LeZion auditorium upgrades with L-Acoustics
Thursday, 16 April 2020
larishon-lezion1Rishon LeZion Hall’s 970-seat auditorium
Israel - Meir Nitzan Rishon LeZion Cultural Hall has upgraded its audio system, the ultimate aim being to offer a first-class system that would significantly reduce the need for visiting productions to carry their own equipment, thus reducing the environmental impact of transportation. To achieve this, L-Acoustics K Series was installed.
Constructed 20 years ago and located just eight kilometres from Tel Aviv, the Hall is known for its excellent acoustics and the comfort of its seating. The multi-purpose venue includes a large auditorium of 970 seats - where the new system was installed - a smaller auditorium of 250 seats and dance halls, both large and small.
The main auditorium hosts a full range of productions, from drama and musical theatre to classical concerts and rock and roll. The venue also serves as the home of the Israeli Symphony Orchestra Rishon LeZion as well as hosting the annual International Spring Festival, which features first-rate artists from Israel and around the world.
At the beginning of the project, the Hall employed the services of award-winning AV consultant, Harel Tabibi. A public tender was produced, with Tabibi overseeing a shootout between three leading loudspeaker manufacturers.
With L-Acoustics selected, Tabibi worked alongside the manufacturer’s Israeli distributor, Lightone, whose Assa Efrat produced the Soundvision file for Tabibi’s design, and installation company Charmer Group Ltd.
“It’s the responsibility of the consultant to consider the architecture of the room, and this is a very beautiful venue,” Tabibi continues. “There’s always a compromise between positioning for optimum sound and positioning for optimum sightlines, but we work to overcome this. Being part of the project from the very beginning is a big advantage.”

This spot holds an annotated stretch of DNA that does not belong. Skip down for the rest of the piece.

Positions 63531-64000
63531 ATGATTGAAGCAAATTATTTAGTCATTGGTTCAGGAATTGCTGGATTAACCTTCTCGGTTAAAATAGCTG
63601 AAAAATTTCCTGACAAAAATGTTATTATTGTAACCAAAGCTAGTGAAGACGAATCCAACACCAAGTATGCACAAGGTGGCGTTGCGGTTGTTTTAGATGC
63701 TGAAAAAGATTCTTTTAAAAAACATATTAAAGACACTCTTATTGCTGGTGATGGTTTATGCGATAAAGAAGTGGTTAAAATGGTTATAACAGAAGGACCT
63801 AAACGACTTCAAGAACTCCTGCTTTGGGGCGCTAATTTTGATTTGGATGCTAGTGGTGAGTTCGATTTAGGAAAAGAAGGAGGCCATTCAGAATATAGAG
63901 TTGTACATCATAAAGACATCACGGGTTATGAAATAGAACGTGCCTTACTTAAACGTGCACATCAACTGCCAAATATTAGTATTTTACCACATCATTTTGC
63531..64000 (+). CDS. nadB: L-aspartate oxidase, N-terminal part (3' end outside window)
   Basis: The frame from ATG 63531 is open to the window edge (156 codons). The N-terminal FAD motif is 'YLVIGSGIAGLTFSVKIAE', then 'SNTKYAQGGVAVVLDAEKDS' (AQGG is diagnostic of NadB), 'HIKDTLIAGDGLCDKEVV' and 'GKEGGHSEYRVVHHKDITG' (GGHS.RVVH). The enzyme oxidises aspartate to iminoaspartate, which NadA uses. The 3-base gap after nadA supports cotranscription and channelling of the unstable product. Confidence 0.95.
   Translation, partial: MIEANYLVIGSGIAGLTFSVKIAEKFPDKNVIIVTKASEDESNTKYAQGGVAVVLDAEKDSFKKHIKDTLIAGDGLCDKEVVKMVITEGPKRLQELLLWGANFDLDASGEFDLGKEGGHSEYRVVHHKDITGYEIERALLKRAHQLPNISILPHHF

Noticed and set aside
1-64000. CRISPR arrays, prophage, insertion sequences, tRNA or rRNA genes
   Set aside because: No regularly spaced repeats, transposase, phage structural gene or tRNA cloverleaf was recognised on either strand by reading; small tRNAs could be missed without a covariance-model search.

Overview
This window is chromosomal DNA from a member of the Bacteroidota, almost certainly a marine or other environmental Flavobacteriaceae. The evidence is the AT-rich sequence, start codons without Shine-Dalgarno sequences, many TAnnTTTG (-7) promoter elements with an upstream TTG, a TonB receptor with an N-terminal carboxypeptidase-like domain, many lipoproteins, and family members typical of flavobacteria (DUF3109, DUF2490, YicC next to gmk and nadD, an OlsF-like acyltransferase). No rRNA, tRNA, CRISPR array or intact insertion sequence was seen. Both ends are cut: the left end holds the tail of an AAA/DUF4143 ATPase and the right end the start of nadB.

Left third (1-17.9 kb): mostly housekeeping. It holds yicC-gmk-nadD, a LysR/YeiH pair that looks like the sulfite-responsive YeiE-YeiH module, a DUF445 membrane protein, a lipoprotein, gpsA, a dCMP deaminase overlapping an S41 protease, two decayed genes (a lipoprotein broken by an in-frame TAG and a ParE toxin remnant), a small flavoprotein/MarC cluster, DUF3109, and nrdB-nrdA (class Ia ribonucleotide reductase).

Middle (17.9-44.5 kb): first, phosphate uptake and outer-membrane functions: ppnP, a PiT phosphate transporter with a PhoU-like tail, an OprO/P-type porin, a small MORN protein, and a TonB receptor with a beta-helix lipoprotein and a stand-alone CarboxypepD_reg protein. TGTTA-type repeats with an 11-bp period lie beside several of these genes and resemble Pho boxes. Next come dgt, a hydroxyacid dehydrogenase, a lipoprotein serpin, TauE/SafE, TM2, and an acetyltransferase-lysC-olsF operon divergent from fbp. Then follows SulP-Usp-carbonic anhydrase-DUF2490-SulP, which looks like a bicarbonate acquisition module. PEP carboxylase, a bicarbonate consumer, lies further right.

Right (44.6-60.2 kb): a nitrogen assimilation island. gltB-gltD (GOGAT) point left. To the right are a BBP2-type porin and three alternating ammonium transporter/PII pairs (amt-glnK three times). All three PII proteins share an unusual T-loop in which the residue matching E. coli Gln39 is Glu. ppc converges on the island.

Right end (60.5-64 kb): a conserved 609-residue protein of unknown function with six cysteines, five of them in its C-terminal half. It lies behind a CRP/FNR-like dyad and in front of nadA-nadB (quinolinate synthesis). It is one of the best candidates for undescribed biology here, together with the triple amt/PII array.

Tabibi’s final design comprises main hangs of 10 Kara(i), left and right of the stage, with lower fills of three Kiva II per side, mounted lower down on the proscenium walls. Six SB18i subs are flown centrally, with two floor-stacked SB28 per side. Front fill is courtesy of four X8 evenly spaced across the stage lip. Delays for the upper balcony are three further X8, suspended from the auditorium ceiling.
“There are two balconies, the second of which is very high, and two ceilings, the first of which curves away from just above the top of the Kara hangs,” adds Lightone’s Tal Cohen. “This was one of the biggest challenges and made rigging the system very complicated. To have the subs level with the top of the Kara hangs on the proscenium arch, we needed to build a special rigging frame.”
(Jim Evans)

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